In working with couples and in navigating my own love life with all its heart swells and perils, I’ve found that conflicts between romantic partners are some of the most painful encounters we experience as adults. Hardly anything can derail our days or our lives more than being out of synch and in discord with our significant other.
Dr. Sue Johnson, the creator of Emotionally Focused Therapy (EFT) wisely declares, “Conflict in romantic relationships is 90% protest at emotional disconnection.” Over the past 25 years, she’s pioneered EFT as an empirically backed method of assisting couples based on adult attachment theory – the theory that the attachment needs we are all born with do not go away just because we grow old enough to “take care of ourselves.” Rather, we continue to need emotional connection and responsiveness throughout our lives, primarily from our significant other.
When I work with couples, I’ve taken to calling it the “Iceberg of Disconnection” – the ability we have as couples to hyper-focus on the tip-top jutting out of the water and then continue bumping up against each other due to failure to note the fuller berg below. No blog post could possibly summarize the complexity of EFT or how to create deeply secure attachments. However, I will share my go-to approach based on EFT principles for how to dive below and potentially reconnect with your partner when the protests of disconnection arise.
- Stop the Conflict Long Enough to Consider Your Deeper Distress – How many times have you found your day unraveling due to conflict with your sig other about something “silly”? For instance, let’s take Claudia and Jeremy (*names and story fictionalized). Just the other night they got into a bitter argument about “Game of Thrones.” Now some might say that nothing could be more serious than if Daenerys Targaryen assumes the throne or not, but Claudia was far more interested in curling up in her partner’s arms for the night than hugging a cold pillow on the couch. The first step in reconnection is to take a step back and realize you’re not arguing about what you think you’re arguing about (at least not most of the time). Claudia was not angry that Jeremy was only minimally interested in GoT, and he was not distant because he believed she was over-invested. They could have argued all night about which stance toward the show was more “normal” and driven each other crazy. Instead, at some point (about the time she was huffing her pillow and blanket into the other room), she turned around and admitted, “I’m so sad right now.”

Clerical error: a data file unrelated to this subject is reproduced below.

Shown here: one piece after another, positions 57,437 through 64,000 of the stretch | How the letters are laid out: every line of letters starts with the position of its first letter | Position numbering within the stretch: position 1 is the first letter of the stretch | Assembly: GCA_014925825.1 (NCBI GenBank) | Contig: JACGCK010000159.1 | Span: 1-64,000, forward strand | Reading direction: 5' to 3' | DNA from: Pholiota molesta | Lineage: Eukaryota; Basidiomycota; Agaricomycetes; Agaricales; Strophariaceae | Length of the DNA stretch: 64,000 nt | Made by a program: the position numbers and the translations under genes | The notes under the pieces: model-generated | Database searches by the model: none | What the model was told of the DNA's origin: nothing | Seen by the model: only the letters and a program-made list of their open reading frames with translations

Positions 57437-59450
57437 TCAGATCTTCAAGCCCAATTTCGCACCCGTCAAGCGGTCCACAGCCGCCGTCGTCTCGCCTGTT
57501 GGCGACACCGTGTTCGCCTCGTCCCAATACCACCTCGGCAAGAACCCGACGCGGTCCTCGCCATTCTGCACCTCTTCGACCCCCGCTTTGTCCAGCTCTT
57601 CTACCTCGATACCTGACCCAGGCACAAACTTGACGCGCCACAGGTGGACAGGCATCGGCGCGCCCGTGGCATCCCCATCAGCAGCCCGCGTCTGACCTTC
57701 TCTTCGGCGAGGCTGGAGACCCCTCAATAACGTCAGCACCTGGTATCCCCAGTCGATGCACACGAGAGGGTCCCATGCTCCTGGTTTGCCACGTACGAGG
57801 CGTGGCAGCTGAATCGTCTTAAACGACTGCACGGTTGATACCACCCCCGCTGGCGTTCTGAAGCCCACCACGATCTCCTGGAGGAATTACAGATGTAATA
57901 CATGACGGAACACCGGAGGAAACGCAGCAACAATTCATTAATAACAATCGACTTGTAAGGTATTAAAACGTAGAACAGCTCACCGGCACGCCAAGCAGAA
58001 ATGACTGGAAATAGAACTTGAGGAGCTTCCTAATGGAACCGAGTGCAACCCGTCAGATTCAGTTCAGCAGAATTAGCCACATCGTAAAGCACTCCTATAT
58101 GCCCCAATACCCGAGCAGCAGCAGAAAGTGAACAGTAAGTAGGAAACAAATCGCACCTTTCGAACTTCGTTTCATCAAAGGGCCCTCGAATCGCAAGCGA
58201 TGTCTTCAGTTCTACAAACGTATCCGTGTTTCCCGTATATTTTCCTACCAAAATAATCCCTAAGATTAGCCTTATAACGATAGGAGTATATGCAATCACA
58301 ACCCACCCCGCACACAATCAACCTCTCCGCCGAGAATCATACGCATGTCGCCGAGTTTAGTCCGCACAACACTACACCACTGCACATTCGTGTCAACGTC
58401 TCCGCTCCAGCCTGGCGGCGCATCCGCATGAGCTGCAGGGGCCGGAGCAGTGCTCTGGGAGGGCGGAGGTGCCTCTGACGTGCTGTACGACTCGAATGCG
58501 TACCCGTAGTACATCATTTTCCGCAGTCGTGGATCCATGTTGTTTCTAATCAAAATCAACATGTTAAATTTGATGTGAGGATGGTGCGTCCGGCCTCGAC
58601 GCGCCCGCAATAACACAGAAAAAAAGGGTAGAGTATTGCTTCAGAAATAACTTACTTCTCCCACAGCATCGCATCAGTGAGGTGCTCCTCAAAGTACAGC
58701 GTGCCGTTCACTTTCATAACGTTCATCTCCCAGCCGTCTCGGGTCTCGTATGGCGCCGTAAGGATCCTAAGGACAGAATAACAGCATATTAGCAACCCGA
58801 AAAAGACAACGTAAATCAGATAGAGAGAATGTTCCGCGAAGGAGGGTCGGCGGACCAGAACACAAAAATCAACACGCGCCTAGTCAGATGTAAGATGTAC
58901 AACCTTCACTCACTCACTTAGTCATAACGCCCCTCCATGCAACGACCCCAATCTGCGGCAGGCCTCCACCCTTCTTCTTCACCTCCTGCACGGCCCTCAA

- Name Your Protests for What They Are – Claudia was sad because she experienced Jeremy’s lack of interest in GoT as disconnection. That fantasy shows were a common way of connecting with her now deceased brother only added to the depth of her yearning not just for Jeremy’s physical presence but also his emotional presence during this TV event. When she was finally able to say, “I’m sad because I wanted to share this with you and it reminds me of my brother,” it totally changed the conversation. She was able to further explain, “When you put down people engrossed by a TV show it also puts down previous ways of connection that I’ve enjoyed.” Yes, she was angry. But she was also sad, feeling small in so many ways. Claudia needed to speak from her deeper truth in order to draw Jeremy into the connection she was so hungry for.
- Respond in Kind – When she got more real with him, Jeremy could have used it against her and continued with distant quips. But instead he allowed her vulnerability to draw out his own. He was able to admit, “When you become so absorbed in the show I feel left out because I just don’t enjoy it the way you do.” This further changed their conversation. From the depths of vulnerability the ice melts, and there’s safety to explore “softer” emotions like sadness, shame, fear, and yearning. There’s room to create connection.
Often when one member of a couple is nagging or yelling it is an attempt to say, “I feel your distance, please reconnect with me!” And when the other person is cold or withdrawn, it is a way of saying, “I am also upset about our disconnection and simply don’t know what to do.” The only way to move past your original disconnect is to be brave enough to name and share your deepest emotional truths with each other.
If you lack the language to speak about your truths or are uncertain about how to respond to your partner, please read Dr. Johnson’s book “Hold Me Tight” and consider the additional assistance of a couples therapist to help you create a deeply sustaining connection.
All content and images owned by Amanda Bowers.